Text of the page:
Do the math. As I said, the 5$ per quick-charge the most expensive operators charge isn’t attractive for this vehicle, but fact is, at 4$+/gallon, gas isn’t really better.

While I fully expect most Outlander drivers not to QC at those prices, some certainly will just because driving electric is so much more pleasant, cleaner, etc.

I for one definitely would, even though I enjoy virtually-free electricity at home.
For me, quick-charging isn’t about buying kW·h anyway, it’s about having them put in the car here, now.

Not all Outlanders have FastDC. The ones delivered in Australia have that capability not installed. Given the design embraces this capability, the issue is to my mind is also a matter of cost rather than why customers might need to use FastDC when there is an ICE generator. If cost increment was small, people would use it and enjoy the benefits.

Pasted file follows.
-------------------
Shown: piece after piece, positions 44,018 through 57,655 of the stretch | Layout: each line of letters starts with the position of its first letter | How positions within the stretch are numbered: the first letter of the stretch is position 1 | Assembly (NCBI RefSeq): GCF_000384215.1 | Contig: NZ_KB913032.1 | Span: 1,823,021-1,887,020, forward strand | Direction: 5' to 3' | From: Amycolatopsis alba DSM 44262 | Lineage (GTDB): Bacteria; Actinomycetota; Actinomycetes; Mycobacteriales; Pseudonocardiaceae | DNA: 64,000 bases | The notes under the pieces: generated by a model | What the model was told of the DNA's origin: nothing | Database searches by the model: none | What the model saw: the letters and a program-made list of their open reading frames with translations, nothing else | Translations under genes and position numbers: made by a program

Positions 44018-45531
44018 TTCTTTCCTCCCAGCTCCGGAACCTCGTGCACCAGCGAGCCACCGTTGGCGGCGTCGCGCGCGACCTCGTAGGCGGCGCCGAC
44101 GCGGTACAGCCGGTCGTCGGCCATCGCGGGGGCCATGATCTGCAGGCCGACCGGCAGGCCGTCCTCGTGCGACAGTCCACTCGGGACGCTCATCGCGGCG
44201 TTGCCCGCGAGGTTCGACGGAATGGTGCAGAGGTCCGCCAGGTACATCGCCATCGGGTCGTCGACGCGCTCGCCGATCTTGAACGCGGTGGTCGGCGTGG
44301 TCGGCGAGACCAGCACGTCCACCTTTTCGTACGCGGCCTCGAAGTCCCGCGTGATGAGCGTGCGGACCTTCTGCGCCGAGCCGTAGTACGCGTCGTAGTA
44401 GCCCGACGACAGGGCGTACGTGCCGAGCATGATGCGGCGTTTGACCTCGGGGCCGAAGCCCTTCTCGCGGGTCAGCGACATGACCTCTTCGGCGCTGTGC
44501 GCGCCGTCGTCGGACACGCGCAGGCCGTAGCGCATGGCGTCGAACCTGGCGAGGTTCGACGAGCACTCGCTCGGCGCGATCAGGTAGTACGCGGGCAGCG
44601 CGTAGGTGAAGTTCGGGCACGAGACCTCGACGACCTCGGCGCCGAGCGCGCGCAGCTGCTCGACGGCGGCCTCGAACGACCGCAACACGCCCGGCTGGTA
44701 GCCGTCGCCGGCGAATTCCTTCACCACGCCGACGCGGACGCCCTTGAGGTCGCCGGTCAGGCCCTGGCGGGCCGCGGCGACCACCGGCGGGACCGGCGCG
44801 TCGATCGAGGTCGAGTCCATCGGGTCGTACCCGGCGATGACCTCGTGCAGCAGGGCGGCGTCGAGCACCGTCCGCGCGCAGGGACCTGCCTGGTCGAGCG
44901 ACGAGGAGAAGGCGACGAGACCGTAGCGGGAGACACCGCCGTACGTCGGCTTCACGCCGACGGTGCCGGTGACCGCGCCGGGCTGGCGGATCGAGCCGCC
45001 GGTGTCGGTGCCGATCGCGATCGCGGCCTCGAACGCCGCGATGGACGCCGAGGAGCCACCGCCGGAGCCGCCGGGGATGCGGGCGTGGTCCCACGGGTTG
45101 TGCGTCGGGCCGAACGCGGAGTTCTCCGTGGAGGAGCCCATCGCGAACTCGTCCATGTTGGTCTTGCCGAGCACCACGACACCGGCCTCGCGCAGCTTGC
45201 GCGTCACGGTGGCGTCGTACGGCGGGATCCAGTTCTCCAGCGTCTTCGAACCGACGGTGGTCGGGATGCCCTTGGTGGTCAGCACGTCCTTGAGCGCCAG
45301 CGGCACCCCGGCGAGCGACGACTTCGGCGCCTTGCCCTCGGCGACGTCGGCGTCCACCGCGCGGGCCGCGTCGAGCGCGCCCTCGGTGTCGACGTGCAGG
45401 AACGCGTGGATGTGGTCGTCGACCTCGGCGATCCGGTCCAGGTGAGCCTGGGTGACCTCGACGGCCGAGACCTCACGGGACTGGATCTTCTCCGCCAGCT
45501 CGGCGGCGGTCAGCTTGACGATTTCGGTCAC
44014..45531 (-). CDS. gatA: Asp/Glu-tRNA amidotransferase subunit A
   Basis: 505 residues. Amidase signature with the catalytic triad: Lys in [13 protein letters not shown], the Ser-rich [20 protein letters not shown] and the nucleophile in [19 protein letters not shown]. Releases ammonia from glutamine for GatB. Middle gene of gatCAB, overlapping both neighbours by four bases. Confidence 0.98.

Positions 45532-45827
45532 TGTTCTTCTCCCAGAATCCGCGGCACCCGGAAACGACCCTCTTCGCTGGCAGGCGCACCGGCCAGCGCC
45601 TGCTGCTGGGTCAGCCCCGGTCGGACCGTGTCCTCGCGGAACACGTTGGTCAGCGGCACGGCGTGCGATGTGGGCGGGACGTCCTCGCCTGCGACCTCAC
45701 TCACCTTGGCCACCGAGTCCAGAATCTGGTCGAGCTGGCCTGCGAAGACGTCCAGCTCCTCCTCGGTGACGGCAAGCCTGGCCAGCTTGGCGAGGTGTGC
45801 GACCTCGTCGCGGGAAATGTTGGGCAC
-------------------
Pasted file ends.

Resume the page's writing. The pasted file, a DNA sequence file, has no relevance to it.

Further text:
Is there someone doing a “light” fast charger one that perhaps kicks out 10-20 kW instead of the full 40 kW. That would probably make it much cheaper.

Interesting idea. I wonder if you could reduce the cost by reducing charge speed and whether it would be a useful trade-off.

Tesla? The Model S can charge at up to 20kW. Its still AC but 20kW is still fast charging for an EV (80 miles per hr of charging).

Yes, there are a few, e.g. Fuji Electric makes a 25kW QC, and Eaton units are modular in 10 kW increments. Neither is cheaper than the full-power Nissan/Sumitomo though.